Former Philadelphia mob boss Ralph Natale – believed to be the first sitting La Cosa Nostra boss to testify against his own crime family – is finally releasing his tell-all memoir this month.
Last Don Standing: The Secret Life of Mob Boss Ralph Natale is full of anecdotes about Natale's violent tendencies "sprinkled throughout the book like locatelli cheese atop a plate of spaghetti," according to a Philly Mag review by our colleague David Gambacorta.
While that sounds delicious to Clout, Natale's ex-mistress Ruthann Seccio is none too happy that the married mobster, whom newspapers once dubbed "King Rat," has kissed off their entire affair in a couple of sentences.
As in, we're concerned that Seccio, 48, might actually be plotting to kill Natale, 81. He described her in the book as "the only regret I have." Not so smart, Ralph!
Seccio, who still lives in South Philly, says she has been looking over her shoulder for hit men since 1999, when Natale flipped and "left me holding the bag."
"For 17 years, I've been staying in my lane. If they would have done the book correctly, I would have stayed in my lane," Seccio warned. "Now that you don't think my life is worth it, I have to come back out. I'm coming at you, Ralph, with an 8-pack of TNT. If I got to, I will flip a car on I-95 just to be heard. My [expletive] life matters."
Anyone get the sense that this might end badly?
Seccio said she carries a gun legally for her own protection and practices shooting at the range.
"I'm a great shot, believe me," she said. "I just got another [gun]. I put a laser on it."
Natale met Seccio – his "future goomah," as he describes her in the book – in 1994, when she was sunbathing by the pool with his youngest daughter.
"I didn't go looking for a bald man, my friend's father, 34 years older than me," Seccio said. "He came for me."
Now, she said, she's looking to "take down his book."
Clout has a good idea where Natale is living these days – it's within driving distance, we're told – but our policy since Natale's release from prison in 2011 has been not to disclose his whereabouts, for obvious reasons.
Last Don Standing is due out March 21. Seccio says, don't bother buying it. "Why spend your money on bull-?" she asked.
But, coincidentally, Seccio says she has a helluva life story of her own if any writers are interested in collaborating.
Highlights include: getting "blown up by a stove when I was in kindergarten," sitting in on "made" mob meetings, and hiding under her mattress with guns until being rescued by the Junior Black Mafia.
What else do you need?
It happened again.
During President Trump's speech to Congress Tuesday night, Rich Negrin, the former city manager running for district attorney, tweeted a photo of U.S. Rep. Dwight Evans standing beside "one of my heroes," U.S. Rep. John Lewis, the civil rights leader.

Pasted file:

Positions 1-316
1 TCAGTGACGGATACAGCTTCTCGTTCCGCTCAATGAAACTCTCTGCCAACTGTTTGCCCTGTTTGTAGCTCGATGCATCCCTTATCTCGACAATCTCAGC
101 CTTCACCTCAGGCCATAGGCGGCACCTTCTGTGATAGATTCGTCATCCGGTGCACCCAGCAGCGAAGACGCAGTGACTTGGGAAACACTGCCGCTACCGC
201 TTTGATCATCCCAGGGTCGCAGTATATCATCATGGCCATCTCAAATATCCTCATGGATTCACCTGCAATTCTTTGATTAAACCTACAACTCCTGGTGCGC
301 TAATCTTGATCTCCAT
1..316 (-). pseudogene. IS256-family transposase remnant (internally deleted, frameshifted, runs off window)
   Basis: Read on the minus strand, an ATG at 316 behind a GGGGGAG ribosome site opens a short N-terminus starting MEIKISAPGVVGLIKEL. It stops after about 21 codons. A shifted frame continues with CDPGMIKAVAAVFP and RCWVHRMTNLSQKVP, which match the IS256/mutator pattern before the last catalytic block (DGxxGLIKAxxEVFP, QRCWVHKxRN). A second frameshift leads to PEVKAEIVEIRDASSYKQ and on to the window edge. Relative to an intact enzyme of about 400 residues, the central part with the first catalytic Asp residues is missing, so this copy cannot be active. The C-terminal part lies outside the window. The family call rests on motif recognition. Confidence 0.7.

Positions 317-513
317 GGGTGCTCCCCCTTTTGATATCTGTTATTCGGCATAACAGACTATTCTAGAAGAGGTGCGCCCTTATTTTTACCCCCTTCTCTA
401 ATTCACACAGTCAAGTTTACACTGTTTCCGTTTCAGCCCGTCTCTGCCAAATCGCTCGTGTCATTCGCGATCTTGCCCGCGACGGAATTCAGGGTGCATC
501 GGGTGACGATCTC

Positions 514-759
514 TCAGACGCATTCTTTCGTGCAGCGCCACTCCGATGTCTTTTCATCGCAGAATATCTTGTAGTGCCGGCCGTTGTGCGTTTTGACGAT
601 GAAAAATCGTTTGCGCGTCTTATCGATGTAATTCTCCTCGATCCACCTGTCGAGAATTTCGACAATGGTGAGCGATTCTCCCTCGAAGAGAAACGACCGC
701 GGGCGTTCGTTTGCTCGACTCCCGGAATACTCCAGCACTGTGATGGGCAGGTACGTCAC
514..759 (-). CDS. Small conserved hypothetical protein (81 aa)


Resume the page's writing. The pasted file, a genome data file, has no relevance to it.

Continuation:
Except that wasn't Lewis. It was U.S. Rep. Elijah Cummings. Negrin promptly deleted the tweet.
But we can't bust Negrin's cojones on this one. Everybody makes this mistake – including Nelson Diaz's campaign during the 2015 mayoral race.
Lewis and Cummings are practically twins. Even the Atlanta Journal-Constitution, Lewis' hometown paper, wrote a quick blog post Wednesday with the headline, "That Wasn't John Lewis — He Skipped Donald Trump's Speech."
"For what it's worth, Rich also thought that Joe Biden looked different sitting behind the president during the speech. We're thinking we need to get him some glasses. Or a better TV," said Negrin flack Mark Nevins.
He's kidding, people.
"Seriously though," Nevins added, "that's not the first time someone has made that mistake, and when Rich looked more closely, he fixed it right away."
The story had the feel of what late-night comedian Stephen Colbert would call "truthiness."
Ralph Cipriano, an ex-Inky reporter who now blogs at BigTrial.net, reported Wednesday that District Attorney Seth Williams had been barred from his favorite haunt, the prestigious Union League on South Broad Street, where he has long been known to hold court with a cocktail in one hand and a cigar in the other.
Cipriano wrote that Williams was turned away at the door for not paying his club dues and later in the evening was still not admitted when he returned with a check from his political action committee.
Williams, in City Hall on Thursday morning for Mayor Kenney's annual budget address, denied the report.
"Not at all," Williams said with a shrug when asked if the BigTrial story was accurate. "It is what it is."
We hear Williams resigned from the Union League last year but could rejoin at any time if he starts paying dues again. And it is difficult to believe the august institution would turn away a former member, check in hand, at the door.
Nonetheless, Cipriano stood by his reporting Thursday, saying, "To quote the DA, 'It is what it is.' An accurate story."
It has been public since August 2015 that Williams, who recently dropped his bid for a second term, was the subject of a FBI-IRS-federal grand jury investigation into his political and personal finances. He also took serious heat for the late reporting of more than $175,000 in gifts from 2010 to 2015.
Williams spent more than $28,000 in 2014 and nearly $19,000 in 2015 from his PAC funds at the Union League on dues, meals, and other expenses, according to campaign finance reports.
He apparently quit that practice last year, spending almost nothing from his PAC at the club, according to a 2016 campaign finance report filed Jan. 31. That report listed a $47.50 refund the PAC paid Williams for a "Union League expense."
Staff writers William Bender, Jeremy Roebuck, Chris Brennan, and David Gambacorta contributed to this article.